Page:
It's like watching an episode of "The Fall and Rise of Reginald Perrin" without the irony.
A simple summary of that iconic 1970s British television show would tell you it is about a middle management man in midlife crisis who does everything he can to ruin his career and his life, only to end up becoming wildly successful and, therefore, even more miserable.
I've worked for companies that pushed dramatic rate increases at inopportune moments without proper justification. Guess what? Not once in all those instances was it ever received well by the clients. Guess what else? Business declined.
In order to keep the combined DVD-by-mail and internet streaming service we were receiving, Netflix demanded a $6 monthly increase. Okay, $6 is not much money and we could easily afford it. However, all things are relative. That $6 represented a 60% increase from the $10 we had been paying. If all of our monthly expenses were to suddenly increase by 60%, we would have a serious discussion about luxuries versus necessities.
To make matters worse for Netflix, their selection of online movies ready for streaming sucks. No fancy alliteration or silly puns required to describe it. It just sucks. And how could it not?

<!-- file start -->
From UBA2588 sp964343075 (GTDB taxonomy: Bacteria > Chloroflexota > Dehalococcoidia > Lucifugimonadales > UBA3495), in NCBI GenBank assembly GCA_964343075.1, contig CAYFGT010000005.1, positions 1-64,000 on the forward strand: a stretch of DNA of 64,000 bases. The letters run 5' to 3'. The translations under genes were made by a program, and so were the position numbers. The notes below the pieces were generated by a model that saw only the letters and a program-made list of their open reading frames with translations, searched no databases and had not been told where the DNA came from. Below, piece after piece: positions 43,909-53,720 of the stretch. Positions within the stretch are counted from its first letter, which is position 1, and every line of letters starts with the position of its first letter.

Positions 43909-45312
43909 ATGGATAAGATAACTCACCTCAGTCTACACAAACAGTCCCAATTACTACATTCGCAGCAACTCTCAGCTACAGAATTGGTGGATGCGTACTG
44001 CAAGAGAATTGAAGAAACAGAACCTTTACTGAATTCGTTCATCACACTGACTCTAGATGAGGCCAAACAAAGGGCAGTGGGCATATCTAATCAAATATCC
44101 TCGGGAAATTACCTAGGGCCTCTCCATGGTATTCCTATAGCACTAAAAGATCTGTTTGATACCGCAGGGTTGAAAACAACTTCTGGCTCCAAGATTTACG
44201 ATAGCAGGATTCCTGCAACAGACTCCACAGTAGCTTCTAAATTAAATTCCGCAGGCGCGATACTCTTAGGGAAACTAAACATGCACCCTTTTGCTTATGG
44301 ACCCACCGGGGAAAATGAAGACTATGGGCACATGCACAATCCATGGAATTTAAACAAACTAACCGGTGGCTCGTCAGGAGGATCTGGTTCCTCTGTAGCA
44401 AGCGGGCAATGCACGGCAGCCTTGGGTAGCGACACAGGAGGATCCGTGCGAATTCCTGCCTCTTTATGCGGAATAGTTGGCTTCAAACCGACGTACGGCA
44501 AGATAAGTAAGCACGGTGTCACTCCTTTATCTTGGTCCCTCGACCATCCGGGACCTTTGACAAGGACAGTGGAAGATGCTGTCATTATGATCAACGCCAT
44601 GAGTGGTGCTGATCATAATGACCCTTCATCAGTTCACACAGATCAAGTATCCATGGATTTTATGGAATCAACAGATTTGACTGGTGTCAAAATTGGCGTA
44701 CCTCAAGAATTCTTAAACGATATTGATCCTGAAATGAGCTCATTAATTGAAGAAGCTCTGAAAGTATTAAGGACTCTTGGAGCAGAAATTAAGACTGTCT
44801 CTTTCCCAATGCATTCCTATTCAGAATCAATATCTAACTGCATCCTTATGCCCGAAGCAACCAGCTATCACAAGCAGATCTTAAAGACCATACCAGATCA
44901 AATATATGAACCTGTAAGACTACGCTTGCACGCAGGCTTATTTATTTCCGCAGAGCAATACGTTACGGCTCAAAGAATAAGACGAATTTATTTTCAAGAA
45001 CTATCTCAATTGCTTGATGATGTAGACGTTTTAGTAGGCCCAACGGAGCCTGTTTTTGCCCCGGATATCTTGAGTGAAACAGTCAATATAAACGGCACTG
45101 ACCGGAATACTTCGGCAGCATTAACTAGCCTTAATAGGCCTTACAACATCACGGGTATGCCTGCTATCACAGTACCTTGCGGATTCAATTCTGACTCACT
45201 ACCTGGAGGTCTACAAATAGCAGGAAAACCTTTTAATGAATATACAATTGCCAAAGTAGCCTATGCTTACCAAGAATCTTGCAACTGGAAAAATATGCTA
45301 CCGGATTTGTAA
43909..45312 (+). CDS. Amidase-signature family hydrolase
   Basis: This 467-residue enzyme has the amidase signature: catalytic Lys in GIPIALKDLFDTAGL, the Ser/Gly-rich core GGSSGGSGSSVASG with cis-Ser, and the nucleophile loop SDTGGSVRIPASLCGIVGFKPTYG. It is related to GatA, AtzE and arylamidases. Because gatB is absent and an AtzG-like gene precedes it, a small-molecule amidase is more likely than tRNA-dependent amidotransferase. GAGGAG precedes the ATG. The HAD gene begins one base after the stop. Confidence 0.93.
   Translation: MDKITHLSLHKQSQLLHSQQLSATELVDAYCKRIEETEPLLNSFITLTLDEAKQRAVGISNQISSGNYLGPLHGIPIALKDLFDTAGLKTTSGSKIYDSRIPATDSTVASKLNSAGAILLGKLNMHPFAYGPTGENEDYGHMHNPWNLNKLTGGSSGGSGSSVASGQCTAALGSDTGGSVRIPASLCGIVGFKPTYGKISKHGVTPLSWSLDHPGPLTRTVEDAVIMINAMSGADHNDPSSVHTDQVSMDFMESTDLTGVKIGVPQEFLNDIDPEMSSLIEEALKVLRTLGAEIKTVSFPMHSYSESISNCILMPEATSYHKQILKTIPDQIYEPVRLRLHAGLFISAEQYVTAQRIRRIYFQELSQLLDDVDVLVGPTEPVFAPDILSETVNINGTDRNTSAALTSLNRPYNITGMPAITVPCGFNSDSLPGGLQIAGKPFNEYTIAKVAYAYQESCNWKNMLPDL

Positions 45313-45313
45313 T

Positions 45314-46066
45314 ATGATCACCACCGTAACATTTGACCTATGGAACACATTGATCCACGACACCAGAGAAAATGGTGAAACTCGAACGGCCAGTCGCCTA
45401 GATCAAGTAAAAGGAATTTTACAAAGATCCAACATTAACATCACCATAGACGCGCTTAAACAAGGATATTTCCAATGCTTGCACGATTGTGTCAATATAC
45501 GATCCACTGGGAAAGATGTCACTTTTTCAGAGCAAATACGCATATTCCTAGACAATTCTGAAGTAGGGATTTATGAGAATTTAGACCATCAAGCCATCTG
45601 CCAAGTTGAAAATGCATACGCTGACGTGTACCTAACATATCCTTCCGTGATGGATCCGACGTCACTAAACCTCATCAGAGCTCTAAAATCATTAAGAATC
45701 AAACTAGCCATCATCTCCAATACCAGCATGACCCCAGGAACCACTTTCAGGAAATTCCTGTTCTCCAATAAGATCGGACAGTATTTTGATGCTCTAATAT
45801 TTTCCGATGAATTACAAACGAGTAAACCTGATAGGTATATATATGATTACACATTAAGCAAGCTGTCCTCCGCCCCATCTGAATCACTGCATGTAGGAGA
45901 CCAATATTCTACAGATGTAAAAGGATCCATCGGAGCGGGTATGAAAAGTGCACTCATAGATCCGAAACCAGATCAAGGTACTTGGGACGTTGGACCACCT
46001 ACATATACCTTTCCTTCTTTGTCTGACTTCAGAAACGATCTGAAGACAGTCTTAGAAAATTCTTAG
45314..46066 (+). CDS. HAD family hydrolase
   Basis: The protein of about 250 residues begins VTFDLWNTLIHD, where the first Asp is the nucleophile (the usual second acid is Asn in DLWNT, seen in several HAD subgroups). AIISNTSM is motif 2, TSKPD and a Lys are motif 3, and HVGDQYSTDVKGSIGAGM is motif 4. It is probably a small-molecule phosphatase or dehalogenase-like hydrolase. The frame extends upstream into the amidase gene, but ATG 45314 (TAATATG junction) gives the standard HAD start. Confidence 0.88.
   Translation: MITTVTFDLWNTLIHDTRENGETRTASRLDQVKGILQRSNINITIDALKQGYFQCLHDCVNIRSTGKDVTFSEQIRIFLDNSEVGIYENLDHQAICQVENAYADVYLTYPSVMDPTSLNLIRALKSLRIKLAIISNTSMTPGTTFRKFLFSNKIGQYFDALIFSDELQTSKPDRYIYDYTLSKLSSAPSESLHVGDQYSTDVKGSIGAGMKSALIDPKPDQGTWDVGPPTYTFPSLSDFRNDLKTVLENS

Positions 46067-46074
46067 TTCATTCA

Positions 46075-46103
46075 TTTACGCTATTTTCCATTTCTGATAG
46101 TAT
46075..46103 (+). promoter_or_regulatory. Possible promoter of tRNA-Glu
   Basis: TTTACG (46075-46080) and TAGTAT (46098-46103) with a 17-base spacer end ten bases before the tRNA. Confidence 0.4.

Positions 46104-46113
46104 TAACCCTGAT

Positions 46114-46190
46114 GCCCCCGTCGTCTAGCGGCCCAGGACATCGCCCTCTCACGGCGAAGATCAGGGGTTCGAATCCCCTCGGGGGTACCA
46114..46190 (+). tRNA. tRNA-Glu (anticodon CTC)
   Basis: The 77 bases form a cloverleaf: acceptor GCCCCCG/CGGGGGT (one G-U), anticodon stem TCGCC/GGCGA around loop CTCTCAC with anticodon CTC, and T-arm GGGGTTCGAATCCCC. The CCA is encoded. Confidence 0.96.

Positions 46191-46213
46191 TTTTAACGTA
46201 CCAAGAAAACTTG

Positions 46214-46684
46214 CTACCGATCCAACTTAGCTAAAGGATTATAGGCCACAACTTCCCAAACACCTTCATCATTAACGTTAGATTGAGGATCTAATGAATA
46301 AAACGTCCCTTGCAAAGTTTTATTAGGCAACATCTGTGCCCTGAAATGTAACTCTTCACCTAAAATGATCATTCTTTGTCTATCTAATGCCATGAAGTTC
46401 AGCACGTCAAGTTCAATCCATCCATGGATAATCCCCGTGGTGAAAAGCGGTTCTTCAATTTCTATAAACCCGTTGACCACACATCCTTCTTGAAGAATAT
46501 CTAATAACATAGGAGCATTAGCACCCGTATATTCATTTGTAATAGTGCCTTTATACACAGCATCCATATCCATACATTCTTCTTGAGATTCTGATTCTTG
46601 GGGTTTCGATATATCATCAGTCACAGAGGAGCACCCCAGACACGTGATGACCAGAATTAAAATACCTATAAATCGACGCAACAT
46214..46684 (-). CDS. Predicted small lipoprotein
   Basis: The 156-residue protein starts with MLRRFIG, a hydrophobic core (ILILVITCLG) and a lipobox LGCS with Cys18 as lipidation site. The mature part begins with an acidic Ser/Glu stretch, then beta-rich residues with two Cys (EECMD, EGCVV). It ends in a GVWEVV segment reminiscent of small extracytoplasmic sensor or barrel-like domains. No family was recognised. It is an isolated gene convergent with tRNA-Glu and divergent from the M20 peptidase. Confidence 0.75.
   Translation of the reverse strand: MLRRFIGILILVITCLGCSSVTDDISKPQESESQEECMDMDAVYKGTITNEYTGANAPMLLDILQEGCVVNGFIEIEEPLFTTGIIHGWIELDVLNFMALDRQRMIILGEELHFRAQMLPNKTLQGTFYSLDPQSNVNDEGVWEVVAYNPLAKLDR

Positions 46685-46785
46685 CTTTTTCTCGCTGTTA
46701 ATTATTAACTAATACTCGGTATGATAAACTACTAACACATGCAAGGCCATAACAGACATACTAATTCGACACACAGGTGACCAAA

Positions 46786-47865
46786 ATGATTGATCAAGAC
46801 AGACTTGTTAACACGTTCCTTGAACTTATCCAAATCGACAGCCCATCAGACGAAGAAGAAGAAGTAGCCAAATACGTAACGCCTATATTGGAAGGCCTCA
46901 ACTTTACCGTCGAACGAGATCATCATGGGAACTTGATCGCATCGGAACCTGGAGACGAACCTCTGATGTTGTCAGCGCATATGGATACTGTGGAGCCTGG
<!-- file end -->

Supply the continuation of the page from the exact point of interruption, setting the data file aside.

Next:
Let's say you own the rights to a popular movie that has enjoyed a reasonably successful theatrical release and faces the prospect of up to a year of fairly strong DVD and pay-per-viewing sales before falling away into obscurity. Wouldn't you wait until your movie started slipping into obscurity before licensing it out to an online streaming service that can probably offer only a fraction of the residuals realized from those other sources? So long as my movie continued to sell a dozen copies a month through iTunes at $9.99 a download, I would probably choose to hold it back from Netflix.
So, what does that leave for the Netflix streaming customer? Crap that nobody in his right mind would bother spending money on anywhere else. Crap that bombed in the theater or vanished from the collective memory decades ago. Crap that doesn't sell on DVD, or iTunes, or Amazon. Crap so bad pirates don't even bother bootlegging it. Crappity, crap, crap.
Sure, every now and then a gem of a movie rises to the surface, but it only serves as a harsh contrast to the poor quality of all the other choices.
And what does CEO Hastings choose to do in the midst of this PR poop storm he's created? Issue a non-apology apology to all Netflix customers in which he unsuccessfully tries to affect humility while justifying the increased fees and announcing the further separation of the company's two services. Seriously, are they just making this up as they go along?
Taking a Wall Street darling and devaluing it by 50% almost overnight. Publicly forecasting an expected net loss of 600,000 customers over a three-month period. Taking one of the most recognized names in the home movie industry and purposefully disassociating it from the very service that made it a household name.
Reginald Perrin would be proud.
© 2011 Mark Feggeler